Egypt: In the Heat of the Night – Living Under Cairo’s Curfew

At 7pm, Cairo is officially under curfew. But that doesn’t necessarily mean activity on the streets of the capital stops.

The crowded Egyptian capital is mostly deserted between the hours of 7pm and 6am when the curfew, set in place by the interior ministry as a measure against the country’s recent violence, comes into effect.

At 6:50pm on Cairo’s main highway, the average speed is around 120 km/hr, but some are going significantly faster, weaving their way through traffic, to rush home. Elsewhere, normally overloaded streets deal with an even higher volume of cars. Many streets are closed.

By 7:30pm, most are indoors. But there are those who remain on the streets.

Cairo by night

During the curfew, the heart of downtown Cairo is heavily guarded by military tanks and soldiers. Drivers yell at each other to warn of upcoming checkpoints and roads blocks. And cars can often be seen racing in the wrong direction down one-way streets to avoid detection.

Mahmmoud Faramaoy and Hassan Ali Hamra sit in the dark near Talaat Harb square. They are guarding a building with a clothing shop at its base. “During curfew I see the Ikhwan [Muslim Brotherhood] doing bad things to the country”, says Faramaoy. “The Ikhwan have big guns and are killing people. They have shot at the buildings.” He says that he feels safer with the military and police taking care of the situation.

Egypt’s political landscape has been particularly polarised since 3 July, when former president Mohamed Morsi was deposed by the military in the wake of mass protests against his rule. Pro-Morsi supporters retaliated with demonstrations and set up protest camps, calling for his reinstatement.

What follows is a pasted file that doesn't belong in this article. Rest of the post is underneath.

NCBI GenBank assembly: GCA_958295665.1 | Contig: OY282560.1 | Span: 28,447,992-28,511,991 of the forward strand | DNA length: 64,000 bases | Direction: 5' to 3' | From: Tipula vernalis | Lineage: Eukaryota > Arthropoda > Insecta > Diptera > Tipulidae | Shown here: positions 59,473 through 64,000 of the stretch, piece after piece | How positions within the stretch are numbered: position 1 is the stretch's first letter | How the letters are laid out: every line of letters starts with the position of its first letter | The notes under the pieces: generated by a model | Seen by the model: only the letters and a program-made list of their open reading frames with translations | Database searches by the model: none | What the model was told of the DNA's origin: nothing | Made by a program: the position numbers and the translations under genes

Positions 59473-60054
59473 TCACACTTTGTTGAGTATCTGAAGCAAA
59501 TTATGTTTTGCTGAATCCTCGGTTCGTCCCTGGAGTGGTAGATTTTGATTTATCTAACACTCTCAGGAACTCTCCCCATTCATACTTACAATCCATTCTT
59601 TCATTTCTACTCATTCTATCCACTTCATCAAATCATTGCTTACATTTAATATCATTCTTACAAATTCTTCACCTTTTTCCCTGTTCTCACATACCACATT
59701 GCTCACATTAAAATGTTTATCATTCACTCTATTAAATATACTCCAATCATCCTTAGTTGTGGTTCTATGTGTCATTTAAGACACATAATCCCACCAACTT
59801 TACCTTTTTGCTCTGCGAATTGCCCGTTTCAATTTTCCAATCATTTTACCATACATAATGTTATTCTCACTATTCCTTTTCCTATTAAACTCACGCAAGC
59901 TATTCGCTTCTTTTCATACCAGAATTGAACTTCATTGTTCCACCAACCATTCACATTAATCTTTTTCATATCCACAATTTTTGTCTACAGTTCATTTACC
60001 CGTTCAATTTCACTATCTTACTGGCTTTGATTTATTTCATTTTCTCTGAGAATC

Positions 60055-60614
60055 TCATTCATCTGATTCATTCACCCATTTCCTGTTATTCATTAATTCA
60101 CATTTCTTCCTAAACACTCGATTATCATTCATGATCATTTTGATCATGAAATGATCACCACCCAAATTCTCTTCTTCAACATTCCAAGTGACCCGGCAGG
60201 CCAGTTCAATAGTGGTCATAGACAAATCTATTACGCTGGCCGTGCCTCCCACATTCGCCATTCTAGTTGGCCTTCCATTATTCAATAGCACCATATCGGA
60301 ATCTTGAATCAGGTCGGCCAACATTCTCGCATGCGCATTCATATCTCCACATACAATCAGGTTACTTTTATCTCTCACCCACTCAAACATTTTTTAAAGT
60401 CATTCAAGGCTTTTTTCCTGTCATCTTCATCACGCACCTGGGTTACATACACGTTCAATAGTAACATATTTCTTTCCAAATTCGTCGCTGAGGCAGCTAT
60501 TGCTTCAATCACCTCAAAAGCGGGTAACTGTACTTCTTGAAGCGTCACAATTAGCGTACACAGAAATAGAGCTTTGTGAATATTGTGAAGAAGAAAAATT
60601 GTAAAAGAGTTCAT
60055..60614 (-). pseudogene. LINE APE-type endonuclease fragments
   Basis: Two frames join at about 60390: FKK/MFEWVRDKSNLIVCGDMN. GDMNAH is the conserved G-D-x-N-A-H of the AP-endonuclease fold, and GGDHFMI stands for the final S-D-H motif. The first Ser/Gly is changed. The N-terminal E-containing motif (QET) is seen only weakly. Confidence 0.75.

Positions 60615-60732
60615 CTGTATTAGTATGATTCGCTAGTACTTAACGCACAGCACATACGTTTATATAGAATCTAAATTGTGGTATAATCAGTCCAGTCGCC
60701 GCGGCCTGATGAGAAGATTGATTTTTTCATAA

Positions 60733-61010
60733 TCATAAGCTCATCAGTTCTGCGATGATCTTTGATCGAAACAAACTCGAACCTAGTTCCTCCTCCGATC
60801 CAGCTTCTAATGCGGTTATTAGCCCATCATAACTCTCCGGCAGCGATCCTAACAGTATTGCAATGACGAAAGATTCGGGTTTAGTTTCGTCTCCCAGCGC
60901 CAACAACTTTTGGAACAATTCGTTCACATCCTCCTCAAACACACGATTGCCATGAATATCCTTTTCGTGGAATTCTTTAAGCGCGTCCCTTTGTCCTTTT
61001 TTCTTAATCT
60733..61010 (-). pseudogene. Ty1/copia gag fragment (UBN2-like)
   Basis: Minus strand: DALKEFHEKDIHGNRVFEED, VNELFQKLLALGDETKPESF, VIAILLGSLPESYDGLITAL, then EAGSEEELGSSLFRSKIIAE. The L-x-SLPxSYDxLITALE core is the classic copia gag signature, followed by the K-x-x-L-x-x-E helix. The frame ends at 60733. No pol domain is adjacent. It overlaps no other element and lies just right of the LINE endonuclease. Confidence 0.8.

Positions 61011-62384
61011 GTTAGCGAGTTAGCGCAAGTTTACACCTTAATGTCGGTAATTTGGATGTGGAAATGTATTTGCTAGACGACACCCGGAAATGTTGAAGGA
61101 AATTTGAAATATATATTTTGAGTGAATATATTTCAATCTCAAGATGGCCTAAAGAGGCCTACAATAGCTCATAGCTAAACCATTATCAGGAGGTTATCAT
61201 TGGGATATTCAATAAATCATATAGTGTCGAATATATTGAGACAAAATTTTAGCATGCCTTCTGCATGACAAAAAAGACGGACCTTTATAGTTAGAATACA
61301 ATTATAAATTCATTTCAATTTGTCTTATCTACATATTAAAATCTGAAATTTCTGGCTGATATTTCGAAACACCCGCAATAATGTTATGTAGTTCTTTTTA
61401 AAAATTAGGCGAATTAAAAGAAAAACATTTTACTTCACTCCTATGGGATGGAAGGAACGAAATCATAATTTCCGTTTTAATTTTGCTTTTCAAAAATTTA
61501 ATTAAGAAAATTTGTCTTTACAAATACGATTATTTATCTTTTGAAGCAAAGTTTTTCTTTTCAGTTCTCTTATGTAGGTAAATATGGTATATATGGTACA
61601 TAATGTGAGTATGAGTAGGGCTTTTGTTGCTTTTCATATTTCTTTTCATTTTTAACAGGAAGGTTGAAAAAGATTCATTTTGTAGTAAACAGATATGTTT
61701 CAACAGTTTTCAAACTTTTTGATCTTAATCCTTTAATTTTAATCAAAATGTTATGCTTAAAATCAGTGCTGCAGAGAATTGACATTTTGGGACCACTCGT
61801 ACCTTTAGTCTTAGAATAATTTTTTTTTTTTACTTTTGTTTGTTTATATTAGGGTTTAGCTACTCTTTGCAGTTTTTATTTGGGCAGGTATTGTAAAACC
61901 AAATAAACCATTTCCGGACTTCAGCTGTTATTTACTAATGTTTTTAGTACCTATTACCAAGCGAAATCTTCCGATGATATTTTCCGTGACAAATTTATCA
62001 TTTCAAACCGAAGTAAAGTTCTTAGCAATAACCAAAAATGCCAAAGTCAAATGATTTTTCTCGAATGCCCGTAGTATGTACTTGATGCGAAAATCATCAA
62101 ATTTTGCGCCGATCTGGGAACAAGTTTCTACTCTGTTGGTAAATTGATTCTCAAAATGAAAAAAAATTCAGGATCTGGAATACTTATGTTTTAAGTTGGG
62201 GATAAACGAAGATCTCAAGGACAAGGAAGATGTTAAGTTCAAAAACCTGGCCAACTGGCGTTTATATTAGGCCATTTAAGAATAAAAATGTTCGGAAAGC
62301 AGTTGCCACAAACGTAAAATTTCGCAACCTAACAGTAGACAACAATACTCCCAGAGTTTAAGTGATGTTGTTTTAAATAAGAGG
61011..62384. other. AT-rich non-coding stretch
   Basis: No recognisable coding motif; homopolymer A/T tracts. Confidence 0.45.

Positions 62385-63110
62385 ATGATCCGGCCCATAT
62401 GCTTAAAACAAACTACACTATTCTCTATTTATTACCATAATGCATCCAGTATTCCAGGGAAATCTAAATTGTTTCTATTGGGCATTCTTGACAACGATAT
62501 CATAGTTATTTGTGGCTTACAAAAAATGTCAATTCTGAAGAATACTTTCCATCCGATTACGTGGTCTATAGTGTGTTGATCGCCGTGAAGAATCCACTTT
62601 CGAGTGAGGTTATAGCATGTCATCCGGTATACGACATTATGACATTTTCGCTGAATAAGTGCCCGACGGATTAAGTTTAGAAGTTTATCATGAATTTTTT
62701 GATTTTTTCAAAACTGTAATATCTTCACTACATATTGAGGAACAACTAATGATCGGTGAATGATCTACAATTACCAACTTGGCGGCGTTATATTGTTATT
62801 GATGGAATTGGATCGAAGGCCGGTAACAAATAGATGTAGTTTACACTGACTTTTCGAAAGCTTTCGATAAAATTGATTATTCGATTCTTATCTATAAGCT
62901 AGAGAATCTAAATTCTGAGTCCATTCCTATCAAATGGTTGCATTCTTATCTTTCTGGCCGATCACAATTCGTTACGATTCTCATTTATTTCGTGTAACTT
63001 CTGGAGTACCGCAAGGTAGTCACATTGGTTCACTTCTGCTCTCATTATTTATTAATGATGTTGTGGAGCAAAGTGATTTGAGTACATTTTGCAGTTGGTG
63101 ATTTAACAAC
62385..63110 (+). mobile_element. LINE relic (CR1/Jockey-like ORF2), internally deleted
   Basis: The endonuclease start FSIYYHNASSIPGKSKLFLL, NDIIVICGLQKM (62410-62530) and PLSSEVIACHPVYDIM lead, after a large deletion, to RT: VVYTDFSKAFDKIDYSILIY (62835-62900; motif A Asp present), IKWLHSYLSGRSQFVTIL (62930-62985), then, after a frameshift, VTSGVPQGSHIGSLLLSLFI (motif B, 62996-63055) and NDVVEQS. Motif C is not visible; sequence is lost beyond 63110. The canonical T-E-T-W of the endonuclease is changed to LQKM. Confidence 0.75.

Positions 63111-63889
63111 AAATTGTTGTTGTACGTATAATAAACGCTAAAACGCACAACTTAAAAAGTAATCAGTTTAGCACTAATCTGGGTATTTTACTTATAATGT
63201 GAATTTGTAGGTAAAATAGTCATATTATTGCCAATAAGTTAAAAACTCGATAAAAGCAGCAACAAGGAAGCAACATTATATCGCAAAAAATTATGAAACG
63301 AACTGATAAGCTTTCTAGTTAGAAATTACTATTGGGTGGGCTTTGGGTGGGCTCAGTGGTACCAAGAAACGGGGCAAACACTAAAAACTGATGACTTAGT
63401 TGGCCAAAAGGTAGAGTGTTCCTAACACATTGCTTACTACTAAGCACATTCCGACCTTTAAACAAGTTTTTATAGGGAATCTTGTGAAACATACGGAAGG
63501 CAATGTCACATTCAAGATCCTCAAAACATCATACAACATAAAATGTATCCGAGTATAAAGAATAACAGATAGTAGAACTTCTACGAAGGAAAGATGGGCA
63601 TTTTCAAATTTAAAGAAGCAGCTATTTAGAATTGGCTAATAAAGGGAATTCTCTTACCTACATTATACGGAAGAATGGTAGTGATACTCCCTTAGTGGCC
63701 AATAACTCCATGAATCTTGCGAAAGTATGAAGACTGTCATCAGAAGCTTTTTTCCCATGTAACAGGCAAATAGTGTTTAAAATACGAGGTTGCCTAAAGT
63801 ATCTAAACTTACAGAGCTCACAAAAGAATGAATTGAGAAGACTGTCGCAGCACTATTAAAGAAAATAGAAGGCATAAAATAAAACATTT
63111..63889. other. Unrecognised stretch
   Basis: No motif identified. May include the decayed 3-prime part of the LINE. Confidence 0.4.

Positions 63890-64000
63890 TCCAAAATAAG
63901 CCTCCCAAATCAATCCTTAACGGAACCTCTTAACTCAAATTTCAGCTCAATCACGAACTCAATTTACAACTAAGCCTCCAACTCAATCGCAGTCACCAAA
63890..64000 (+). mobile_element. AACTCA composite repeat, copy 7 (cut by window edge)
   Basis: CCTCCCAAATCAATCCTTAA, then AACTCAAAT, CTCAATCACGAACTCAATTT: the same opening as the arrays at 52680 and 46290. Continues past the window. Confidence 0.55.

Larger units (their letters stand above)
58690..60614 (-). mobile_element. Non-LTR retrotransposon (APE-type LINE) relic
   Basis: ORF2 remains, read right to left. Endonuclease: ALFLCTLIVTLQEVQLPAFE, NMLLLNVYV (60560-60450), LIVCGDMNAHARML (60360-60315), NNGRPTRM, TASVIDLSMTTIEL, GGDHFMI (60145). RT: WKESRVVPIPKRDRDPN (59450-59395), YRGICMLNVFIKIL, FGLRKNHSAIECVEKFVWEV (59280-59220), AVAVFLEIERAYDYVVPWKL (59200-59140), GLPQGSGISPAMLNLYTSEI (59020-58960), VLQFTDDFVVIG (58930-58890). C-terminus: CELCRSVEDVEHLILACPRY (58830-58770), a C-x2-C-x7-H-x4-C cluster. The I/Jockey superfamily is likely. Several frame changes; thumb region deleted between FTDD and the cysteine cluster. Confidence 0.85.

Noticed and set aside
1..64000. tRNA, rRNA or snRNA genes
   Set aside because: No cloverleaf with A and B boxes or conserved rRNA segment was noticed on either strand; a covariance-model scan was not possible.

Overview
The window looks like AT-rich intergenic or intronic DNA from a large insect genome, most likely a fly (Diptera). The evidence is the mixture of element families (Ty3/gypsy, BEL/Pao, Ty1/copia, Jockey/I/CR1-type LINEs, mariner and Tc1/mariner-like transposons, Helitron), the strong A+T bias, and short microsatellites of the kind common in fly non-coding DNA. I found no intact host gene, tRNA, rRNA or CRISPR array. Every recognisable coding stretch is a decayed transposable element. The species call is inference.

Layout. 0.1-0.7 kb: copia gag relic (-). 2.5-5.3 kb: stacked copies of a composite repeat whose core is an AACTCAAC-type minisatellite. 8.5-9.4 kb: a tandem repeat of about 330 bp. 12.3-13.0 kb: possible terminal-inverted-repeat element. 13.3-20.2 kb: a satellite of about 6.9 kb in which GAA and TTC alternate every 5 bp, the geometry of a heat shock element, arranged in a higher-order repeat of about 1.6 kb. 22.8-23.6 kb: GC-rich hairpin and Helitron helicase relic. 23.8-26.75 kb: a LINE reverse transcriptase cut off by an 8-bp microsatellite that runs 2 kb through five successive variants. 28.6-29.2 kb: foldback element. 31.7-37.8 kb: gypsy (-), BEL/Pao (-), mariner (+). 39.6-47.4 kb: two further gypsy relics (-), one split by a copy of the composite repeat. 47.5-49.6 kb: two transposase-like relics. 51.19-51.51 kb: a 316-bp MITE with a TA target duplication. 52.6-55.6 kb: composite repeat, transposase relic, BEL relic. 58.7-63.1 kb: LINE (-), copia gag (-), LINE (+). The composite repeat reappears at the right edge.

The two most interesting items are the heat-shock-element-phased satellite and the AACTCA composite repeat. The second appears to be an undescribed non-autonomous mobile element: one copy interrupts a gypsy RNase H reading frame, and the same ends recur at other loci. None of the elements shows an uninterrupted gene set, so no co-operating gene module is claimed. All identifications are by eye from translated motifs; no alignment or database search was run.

On 14 August, security forces cleared the camps using bulldozers, snipers and helicopters, and hundreds of demonstrators were killed.

More protests and deadly clashes between pro-Morsi supporters and security forces followed in the wake of this bloodshed, with the official death toll over the few days believed to be around 1,000.

Checkpoint committees

Many have criticised the military for disproportionate use of force and violent tactics, but Faramaoy and Hamra are fervent pro-military supporters.

When asked about the hundreds who were killed under the orders of General Abdel Fattah el-Sisi during the clearing of the pro-Morsi sit-ins last week, Hamra says, “Sisi is ok, he is a good man and I love him. Egypt is damaged, it is all is damaged. I ask God to help him.”

Faramaoy interrupts. “He wants the country to be well and without any more damage”, he says. “The street is empty, as you can see.

The Ikhwan don’t want Egypt, they want their president [Morsi]. You can’t say Ikhwan anymore; you have to say ‘the enemy’. They were always the enemy. But the Egyptian men will handle it”, he says, referring to the military, “no-one can beat them.”

Armed civilian checkpoints appear throughout the city at night. They often start as groups of varying size, gather whatever wood, plastic or metal pieces they can find to block the road.

They can be seen carrying sticks and guns; these popular committees, acting with the tacit consent of the security forces, take it upon themselves to search cars and ask for people’s IDs whenever and however they see fit. These checkpoints dissolve and re-emerge, moving from street to street as the night wears on.

Two tanks and over a dozen army and police officers mark the military checkpoint at the bridge to one of the city’s more upscale neighbourhoods of Zamalek. Anyone found moving after curfew is subjected to interrogation in the road under threat of arrest. They are asked for ID and will most likely be searched.

A few restaurants and cafes remain open throughout the night in Zamalek. Some say the police don’t care. Speaking under the condition of anonymity, the manager of a café explained, “Restaurants and pharmacies can stay open. Cafés have to close by 9pm, but I have about ten police that always come here, so it’s okay. It’s like anything: you find the key, you can open the door.”

He also mentions that he has a shotgun just upstairs, where he lives, which he says he keeps for protection. “Nowadays in the country you have to have something”, he says, “but I will give my shotgun back to the government once the country finds balance again.”

Elisa Iannacone is a cinematographer, filmmaker and journalist, based in Cairo, Egypt. She was Chief Editor/Writer for the Toronto newspaper Express Yourself, has published photojournalistic work in the BBC and CBC online, and has worked as Production Coordinator, Cinematographer & Journalist at CineFocus Canada and on the GreenHeroes Campaign.